My story of walking on the water is not yet finished. You do not have to be suffering from something that is named in DSM5 to try to walk on the water. In May 2017 a story circulated of Jonathan Mthethwa, a vicar in Zimbabwe, who believed he could walk on the water, stepped into a river in Africa and was eaten by crocodiles. The story proved to be spurious, but in the discussion following this fake news message, some journalists delved into history and produced a number of reports in which someone inspired by Christ, truly tried to walk on the water and finally got drowned.[iii]

In suchlike  stories, it is also clear to see what is wrong with this type of imitation. The same goes for holy men with stigmata, who are found out to have them carved into their bodies themselves. Instead of truly trying to embody the stories of the exemplary figure, people make an attempt to appropriate the magic halo of the model.

Even the perfect model cannot prevent being imitated in an improper way. You always can get too close to Christ. In Andrej Tarkovsky’s film Andrej Rubeljev there is a section named Andrej’s Passion. A solemn young man is slowly walking to the top of a hill, the cross is on his shoulder. The hill is in a serene, snowy landscape. We see a beautiful Russian woman weeping and falling on his feet. In the background there is ecstatic religious music. This is the way in which even the rudest farmer would like to be crucified, Tarkovsky seems to say.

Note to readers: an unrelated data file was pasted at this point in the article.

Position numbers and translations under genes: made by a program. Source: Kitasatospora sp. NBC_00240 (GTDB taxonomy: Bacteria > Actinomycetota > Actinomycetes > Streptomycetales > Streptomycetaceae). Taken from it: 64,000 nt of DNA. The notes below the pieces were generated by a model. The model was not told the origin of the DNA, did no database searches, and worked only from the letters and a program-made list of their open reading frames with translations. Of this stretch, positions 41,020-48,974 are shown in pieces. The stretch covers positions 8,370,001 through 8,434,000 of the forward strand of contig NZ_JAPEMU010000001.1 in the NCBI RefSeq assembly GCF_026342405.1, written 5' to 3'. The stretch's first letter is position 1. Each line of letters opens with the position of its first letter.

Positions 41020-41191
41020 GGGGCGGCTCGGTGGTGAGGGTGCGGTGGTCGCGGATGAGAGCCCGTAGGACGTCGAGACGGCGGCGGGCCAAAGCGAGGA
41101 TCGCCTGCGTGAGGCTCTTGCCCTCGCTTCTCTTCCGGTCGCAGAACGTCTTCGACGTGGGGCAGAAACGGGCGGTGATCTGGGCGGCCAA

Then, in a next scene, we see Andrej peeking at what’s going on in a pagan ritual at a Russian village. Naked people are running through the woods. The setting of the film is in the early 15th century in which pagan Russia still was a reality. Rubeljev is caught by surprise and the villagers ‘crucify’ him by tying him to a pole with a rope. There is no serenity here at all, and the village people abuse and mock him. A woman tries to arouse his sexual desire. The scene is reminiscent of Euripides Bacchants with a Pentheus peeking at a ritual orgy. I think Tarkovsky is posing a critical question. What is this ‘passion of Andrej Rubeljev’?